Overall, the number of published SJS and TEN case reports increased over the past forty years, peaking in 2014. Consistent with other study populations, over half of the cases were female (8, 9, 28). Contrary to the incidence reported in other study populations in this field (1, 9, 29, 30), there were more cases concerning TEN than cases of SJS or SJS-TEN overlap. Although the incidence of TEN is three to four times less than SJS (1, 29), the larger proportion of TEN case reports likely reflects a publication bias for cases with higher clinical severity and complexity. TEN cases reported lower rates of mucous membrane involvement than SJS and SJS-TEN overlap cases, which may be due to a greater degree of skin detachment or underreporting. Also, over 20% of TEN and SJS-TEN overlap cases reported involvement of visceral organs, such as lungs, liver, and kidney, indicating the fatality of the disease and long-term sequalae. With over 600 case reports solely focused on TEN, case reports are an abundant source of information to explore TEN etiology, diagnosis, and treatment.
Publishing trends of the culprit agents reveal that medications classified as antibiotics, anticonvulsants, and analgesics/anesthetics are the dominant culprit agents throughout time. Among these categories, there are several medications that have been repeatedly cited to trigger SJS/TEN. For antibiotics, sulfonamides and penicillins are frequently reported causative agents. Since the 2000s, there has been an increasing number of cases identifying quinolones and vancomycin as the causative agents. Among anticonvulsants, phenytoin is a common causative agent throughout the study period, but from 2015 to 2020, there appears to be a decline in cases citing phenytoin relative to other anticonvulsants. Carbamazepine and lamotrigine, the next most common anticonvulsant culprit agents, have more cases that triggered SJS/TEN after the 2000s. Antineoplastic-induced cases are skewed to the more recent half of the study period with the vast majority reported after the start of the 2000s. This upward publication trend in antineoplastics parallels the notable increase in the incidence of cancer internationally as well as the growing oncology literature during the study period (31). For all sub-categories, including systemic enzyme inhibitors and antimetabolites, nearly all cases were published after 2000. NSAIDs, specifically ibuprofen, similarly mirror the trend seen in antineoplastics; however, NSAIDs have triggered fewer reported cases of SJS/TEN in general. At large, these fluctuations in publishing trends may be indicative of changes in prescribing practices, incidences of various health conditions, and reporting biases.
Drug culprits associated with Stevens-Johnson syndrome and toxic epidermal necrolysis
An overwhelming amount of research demonstrates that drugs are the primary causal agents, accounting for nearly 90% of SJS/TEN cases (7). This is consistent with the finding of the present study. We have compiled a comprehensive list of 379 drug culprit agents reported to be associated with SJS and TEN, which is more than most published SJS/TEN studies. Other studies, including Hsu et al. (1) did not study a similarly exhaustive list of medications despite their large sample sizes. The commonly reported medications (e.g., phenytoin, trimethoprim-sulfamethoxazole, carbamazepine) correspond to the list of highly suspected drugs associated with SJS/TEN in preexisting literature (6–8, 12, 32). Among all the drug classes, antibiotics, in particular sulfonamides, were reported to cause the highest number of TEN cases, and analgesics/anesthetics accounted for a higher proportion of SJS-TEN overlap cases. The remaining drug classes had no obvious differences in terms of the percentages among SJS, TEN, and SJS-TEN overlap cases.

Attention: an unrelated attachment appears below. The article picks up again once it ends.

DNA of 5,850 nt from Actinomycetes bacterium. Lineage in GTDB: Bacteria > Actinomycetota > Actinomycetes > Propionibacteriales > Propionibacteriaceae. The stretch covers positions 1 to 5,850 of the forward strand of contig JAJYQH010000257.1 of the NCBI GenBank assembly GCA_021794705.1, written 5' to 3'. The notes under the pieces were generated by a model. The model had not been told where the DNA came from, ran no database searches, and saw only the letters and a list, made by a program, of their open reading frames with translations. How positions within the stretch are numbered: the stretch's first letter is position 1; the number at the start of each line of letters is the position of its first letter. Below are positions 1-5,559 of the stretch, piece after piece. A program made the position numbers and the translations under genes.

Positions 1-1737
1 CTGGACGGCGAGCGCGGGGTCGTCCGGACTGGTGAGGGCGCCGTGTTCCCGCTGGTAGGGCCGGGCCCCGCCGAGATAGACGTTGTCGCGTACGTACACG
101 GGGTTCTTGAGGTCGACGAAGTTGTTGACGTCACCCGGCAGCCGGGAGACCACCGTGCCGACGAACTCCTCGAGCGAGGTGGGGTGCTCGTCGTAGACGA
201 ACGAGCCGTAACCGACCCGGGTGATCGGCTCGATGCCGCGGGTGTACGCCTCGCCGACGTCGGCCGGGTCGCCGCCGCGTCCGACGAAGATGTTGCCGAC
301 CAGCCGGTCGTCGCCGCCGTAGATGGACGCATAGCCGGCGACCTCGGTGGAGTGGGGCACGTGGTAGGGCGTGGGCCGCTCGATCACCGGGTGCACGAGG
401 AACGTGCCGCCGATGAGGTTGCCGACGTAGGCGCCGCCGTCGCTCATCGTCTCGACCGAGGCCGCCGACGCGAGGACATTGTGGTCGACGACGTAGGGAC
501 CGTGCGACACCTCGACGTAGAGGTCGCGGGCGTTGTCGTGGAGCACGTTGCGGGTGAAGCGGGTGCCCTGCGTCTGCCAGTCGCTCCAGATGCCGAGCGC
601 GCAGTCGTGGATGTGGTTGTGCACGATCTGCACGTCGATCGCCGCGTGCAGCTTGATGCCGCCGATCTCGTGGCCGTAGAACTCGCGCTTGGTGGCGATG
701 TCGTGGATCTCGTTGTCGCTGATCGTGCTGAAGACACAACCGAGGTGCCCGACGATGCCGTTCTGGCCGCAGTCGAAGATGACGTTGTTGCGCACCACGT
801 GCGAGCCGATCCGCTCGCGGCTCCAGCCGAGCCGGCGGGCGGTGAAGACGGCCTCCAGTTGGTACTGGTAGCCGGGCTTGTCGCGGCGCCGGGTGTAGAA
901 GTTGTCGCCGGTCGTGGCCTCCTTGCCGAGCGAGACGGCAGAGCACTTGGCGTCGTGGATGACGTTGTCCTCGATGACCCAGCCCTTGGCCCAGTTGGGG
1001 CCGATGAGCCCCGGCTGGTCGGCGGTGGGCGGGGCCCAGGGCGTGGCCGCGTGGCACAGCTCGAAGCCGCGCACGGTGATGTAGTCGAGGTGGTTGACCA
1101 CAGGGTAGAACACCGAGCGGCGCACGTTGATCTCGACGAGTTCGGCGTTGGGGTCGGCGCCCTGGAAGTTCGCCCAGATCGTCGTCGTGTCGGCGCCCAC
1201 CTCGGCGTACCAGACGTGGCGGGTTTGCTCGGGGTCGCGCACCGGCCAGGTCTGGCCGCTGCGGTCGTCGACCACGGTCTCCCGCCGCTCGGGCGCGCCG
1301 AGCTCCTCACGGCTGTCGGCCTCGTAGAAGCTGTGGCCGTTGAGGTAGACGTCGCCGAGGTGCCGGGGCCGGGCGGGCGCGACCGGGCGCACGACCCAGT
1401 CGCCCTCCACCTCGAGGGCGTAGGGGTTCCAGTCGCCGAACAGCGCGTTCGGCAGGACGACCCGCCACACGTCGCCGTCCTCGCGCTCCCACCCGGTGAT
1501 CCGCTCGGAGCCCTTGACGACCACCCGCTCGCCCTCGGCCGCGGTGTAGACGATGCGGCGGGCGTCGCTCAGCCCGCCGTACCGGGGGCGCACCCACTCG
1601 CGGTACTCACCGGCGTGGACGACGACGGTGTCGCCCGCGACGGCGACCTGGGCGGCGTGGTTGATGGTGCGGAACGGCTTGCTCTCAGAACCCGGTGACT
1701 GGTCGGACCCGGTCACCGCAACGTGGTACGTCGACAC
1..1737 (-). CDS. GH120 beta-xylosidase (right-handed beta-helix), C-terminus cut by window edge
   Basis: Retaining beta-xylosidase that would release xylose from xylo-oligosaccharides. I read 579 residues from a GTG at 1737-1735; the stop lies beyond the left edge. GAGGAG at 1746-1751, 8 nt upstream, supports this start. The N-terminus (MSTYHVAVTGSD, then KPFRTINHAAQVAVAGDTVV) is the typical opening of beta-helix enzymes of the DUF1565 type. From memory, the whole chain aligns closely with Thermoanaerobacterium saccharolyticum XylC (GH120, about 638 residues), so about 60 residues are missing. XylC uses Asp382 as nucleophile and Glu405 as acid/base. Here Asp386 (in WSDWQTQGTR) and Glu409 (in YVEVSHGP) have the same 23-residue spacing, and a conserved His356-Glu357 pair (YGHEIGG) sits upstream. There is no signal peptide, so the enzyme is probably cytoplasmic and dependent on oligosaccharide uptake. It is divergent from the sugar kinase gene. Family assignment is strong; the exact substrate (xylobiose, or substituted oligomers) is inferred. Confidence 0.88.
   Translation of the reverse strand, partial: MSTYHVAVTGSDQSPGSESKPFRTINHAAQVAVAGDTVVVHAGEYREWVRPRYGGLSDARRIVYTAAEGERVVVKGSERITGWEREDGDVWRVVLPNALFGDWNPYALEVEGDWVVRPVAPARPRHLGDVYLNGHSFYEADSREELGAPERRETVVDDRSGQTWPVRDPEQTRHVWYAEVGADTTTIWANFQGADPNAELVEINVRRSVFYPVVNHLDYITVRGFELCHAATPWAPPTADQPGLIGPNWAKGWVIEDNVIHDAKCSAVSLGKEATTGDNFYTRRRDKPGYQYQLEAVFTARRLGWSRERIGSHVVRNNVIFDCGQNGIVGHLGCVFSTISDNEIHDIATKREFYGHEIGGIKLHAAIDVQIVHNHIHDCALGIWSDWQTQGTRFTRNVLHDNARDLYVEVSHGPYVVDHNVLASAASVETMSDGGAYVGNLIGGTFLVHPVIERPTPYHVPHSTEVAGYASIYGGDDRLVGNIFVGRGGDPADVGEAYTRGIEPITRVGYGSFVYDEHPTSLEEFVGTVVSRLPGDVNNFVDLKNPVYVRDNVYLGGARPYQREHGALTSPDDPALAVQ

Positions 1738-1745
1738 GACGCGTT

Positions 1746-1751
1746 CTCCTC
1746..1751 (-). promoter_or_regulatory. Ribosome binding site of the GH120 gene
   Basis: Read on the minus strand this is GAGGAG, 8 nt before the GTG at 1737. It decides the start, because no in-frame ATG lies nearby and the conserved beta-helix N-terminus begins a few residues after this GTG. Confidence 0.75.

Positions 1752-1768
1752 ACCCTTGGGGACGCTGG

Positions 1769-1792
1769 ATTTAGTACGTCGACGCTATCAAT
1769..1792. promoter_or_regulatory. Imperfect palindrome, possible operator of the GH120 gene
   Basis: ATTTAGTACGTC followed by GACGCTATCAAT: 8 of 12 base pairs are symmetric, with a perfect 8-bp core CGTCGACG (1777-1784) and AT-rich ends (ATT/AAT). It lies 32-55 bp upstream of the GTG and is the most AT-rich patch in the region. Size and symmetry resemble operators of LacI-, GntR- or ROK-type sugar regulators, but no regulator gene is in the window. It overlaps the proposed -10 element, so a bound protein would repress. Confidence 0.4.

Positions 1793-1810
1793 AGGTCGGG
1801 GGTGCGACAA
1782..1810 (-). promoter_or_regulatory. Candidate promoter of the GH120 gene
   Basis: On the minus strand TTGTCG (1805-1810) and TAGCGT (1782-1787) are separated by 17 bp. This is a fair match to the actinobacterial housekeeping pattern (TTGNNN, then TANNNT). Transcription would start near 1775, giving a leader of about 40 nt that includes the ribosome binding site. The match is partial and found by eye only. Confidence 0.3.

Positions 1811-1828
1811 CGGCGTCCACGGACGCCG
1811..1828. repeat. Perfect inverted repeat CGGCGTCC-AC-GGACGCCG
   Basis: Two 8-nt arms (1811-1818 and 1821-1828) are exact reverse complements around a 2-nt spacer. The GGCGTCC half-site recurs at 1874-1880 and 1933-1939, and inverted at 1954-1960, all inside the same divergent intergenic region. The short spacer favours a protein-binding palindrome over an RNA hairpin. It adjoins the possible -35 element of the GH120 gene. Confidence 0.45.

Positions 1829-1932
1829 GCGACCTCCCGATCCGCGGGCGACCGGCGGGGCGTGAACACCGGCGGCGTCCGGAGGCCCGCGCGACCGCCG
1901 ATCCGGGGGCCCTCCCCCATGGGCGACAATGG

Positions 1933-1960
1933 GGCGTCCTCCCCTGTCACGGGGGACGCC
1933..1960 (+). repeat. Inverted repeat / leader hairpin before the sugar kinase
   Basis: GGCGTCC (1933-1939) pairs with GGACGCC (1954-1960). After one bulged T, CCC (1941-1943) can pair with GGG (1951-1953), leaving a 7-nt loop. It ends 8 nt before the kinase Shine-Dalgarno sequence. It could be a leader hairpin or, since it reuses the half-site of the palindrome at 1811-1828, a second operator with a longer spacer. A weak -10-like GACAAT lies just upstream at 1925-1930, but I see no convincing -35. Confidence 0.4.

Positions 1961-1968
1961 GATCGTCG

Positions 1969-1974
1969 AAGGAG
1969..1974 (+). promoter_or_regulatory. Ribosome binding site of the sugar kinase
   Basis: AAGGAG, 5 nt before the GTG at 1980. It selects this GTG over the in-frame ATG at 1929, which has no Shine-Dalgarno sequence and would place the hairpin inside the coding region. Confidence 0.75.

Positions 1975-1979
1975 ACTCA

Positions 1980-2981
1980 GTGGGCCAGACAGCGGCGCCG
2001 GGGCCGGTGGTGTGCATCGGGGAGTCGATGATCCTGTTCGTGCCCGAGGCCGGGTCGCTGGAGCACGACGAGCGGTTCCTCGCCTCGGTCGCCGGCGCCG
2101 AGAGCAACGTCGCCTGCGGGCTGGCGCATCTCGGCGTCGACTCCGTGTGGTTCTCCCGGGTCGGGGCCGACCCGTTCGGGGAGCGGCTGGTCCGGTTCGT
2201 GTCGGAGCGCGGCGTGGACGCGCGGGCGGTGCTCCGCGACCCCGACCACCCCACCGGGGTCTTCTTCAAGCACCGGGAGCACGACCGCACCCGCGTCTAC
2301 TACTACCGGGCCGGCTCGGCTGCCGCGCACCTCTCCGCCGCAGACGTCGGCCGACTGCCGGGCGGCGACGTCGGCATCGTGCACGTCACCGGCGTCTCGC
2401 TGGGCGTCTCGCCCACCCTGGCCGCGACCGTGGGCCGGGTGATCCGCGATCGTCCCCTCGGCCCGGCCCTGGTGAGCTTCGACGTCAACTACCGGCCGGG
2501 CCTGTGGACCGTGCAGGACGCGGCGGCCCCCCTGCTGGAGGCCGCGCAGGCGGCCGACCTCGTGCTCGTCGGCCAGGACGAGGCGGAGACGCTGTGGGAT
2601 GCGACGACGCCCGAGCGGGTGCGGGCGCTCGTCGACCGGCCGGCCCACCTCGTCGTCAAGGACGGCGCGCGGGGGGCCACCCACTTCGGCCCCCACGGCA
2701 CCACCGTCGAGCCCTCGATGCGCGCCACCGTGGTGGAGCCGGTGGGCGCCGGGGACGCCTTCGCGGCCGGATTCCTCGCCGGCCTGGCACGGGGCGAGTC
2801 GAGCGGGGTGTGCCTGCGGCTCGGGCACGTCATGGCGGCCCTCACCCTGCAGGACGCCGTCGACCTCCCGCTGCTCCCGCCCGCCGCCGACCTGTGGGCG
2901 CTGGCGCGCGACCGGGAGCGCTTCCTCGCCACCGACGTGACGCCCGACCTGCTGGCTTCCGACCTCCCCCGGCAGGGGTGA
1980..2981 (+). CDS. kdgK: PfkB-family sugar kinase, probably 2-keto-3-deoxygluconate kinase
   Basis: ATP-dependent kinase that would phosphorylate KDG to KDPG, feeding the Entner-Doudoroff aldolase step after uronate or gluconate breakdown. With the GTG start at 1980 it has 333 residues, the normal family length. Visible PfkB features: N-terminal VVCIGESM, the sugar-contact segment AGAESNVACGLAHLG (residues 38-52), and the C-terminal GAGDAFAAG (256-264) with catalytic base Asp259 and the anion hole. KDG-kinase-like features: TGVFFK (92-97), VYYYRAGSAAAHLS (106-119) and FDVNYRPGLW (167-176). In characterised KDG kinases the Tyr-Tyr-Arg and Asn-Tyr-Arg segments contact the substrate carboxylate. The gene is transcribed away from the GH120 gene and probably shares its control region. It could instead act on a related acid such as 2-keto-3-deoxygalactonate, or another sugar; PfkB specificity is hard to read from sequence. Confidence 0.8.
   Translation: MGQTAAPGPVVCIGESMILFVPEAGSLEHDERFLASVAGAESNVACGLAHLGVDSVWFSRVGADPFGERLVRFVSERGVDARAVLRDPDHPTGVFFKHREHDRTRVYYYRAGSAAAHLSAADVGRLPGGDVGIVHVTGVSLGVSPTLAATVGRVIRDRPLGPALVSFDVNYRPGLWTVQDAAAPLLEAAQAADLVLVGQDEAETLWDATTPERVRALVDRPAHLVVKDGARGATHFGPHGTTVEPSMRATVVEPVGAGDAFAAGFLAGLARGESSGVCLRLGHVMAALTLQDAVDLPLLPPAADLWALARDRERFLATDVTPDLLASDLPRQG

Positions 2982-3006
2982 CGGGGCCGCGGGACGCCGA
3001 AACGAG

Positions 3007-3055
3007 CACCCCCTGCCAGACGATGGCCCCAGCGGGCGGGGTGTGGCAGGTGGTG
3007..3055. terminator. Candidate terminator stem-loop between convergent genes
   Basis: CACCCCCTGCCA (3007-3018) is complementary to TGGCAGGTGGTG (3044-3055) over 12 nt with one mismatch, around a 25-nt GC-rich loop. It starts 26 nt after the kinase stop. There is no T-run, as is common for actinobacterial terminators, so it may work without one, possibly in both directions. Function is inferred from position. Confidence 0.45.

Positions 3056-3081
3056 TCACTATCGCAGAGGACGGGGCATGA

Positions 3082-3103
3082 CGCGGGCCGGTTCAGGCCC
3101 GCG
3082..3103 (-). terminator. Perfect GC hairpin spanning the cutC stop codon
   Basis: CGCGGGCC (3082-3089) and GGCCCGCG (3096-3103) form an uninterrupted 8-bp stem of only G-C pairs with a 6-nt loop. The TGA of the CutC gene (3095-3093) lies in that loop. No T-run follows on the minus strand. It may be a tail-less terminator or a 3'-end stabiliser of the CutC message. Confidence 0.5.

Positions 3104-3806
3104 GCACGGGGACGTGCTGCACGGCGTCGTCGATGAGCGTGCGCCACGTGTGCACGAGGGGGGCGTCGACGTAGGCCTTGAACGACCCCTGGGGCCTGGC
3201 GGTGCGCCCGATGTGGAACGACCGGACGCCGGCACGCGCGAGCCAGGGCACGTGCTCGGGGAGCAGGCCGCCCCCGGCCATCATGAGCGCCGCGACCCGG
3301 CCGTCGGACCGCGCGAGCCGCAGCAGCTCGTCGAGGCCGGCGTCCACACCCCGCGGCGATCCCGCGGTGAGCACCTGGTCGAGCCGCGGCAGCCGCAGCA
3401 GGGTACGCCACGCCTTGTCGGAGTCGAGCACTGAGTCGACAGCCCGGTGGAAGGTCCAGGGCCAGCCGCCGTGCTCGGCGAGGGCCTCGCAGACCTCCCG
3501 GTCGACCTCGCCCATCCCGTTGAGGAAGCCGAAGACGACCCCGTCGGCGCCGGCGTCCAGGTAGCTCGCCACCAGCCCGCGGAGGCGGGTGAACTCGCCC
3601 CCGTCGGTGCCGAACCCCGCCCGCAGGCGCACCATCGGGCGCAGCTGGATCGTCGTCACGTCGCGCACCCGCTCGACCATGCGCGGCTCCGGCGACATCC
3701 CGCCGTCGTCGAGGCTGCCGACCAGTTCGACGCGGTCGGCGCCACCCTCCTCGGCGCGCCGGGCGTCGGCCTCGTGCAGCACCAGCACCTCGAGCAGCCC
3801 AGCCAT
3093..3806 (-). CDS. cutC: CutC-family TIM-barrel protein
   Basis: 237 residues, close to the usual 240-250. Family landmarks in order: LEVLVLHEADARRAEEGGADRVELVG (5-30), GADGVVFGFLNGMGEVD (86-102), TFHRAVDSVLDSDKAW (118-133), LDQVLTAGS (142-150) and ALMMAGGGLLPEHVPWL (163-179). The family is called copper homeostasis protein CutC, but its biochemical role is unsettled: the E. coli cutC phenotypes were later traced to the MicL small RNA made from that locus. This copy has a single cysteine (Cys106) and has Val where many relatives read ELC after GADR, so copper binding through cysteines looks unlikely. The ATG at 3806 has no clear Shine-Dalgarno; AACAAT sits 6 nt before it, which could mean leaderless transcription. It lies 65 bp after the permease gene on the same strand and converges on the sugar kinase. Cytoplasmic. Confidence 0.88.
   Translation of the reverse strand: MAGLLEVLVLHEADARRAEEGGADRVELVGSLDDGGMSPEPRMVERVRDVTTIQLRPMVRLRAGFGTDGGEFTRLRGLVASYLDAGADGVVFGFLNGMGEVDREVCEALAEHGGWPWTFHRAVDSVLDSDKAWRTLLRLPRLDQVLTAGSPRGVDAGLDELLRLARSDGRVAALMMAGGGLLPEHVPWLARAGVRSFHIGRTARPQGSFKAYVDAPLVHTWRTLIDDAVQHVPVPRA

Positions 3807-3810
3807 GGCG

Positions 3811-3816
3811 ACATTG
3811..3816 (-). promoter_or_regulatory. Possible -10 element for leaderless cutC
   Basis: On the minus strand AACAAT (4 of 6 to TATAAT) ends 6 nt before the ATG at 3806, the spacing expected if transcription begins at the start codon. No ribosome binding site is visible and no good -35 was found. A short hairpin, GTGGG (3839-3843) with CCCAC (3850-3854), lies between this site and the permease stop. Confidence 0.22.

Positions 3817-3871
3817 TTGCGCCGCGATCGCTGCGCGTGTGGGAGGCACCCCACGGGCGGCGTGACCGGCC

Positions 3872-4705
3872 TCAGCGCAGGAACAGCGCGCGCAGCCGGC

Investigating immunosuppressive conditions and preconditions may reveal whether these conditions or related treatments amplify the risk of SJS/TEN. Risk factors, such as cancer, autoimmune disease, and infection, appear to be associated with SJS/TEN diagnosis in this study and prior research (1, 33, 34). Nearly a fifth of all cases reported having cancer prior to being diagnosed with SJS/TEN. Additionally, antineoplastics are one of the most frequently prescribed medications stated to cause SJS/TEN. Imatinib, methotrexate, lenalidomide, and nivolumab were among the most common antineoplastic agents listed as a causative drug. The increasing SJS/TEN cases among cancer patients suggests that the diseased cancer state and anticancer medication regimens may cause patients to be susceptible to severe cutaneous adverse reactions.
To a lesser extent, epilepsy and seizure disorders are a notable comorbidity, affecting nearly one in every ten cases. The high prevalence of epileptic disorders partially explains the significant number of anticonvulsants induced cases. At the same time, patients diagnosed with cancer who are treated with radiotherapy are often also treated with multiple medications, including anticonvulsants to preemptively abate seizures. While the occurrence of SJS/TEN in patients undergoing radiotherapy is rare, this condition has been frequently recognized in patients who are taking anticonvulsant drugs [i.e., phenytoin (35–46), carbamazepine (47), or antineoplastics (43, 48, 49)] while receiving cranial radiation.